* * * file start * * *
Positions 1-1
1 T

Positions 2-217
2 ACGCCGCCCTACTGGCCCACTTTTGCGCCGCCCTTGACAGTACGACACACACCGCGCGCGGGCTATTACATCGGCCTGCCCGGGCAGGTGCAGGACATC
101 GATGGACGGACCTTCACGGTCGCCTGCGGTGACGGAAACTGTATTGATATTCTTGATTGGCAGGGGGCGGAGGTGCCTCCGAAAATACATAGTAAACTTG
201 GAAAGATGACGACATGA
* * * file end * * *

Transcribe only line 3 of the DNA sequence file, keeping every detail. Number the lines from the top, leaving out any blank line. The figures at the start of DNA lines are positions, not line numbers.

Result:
Positions 2-217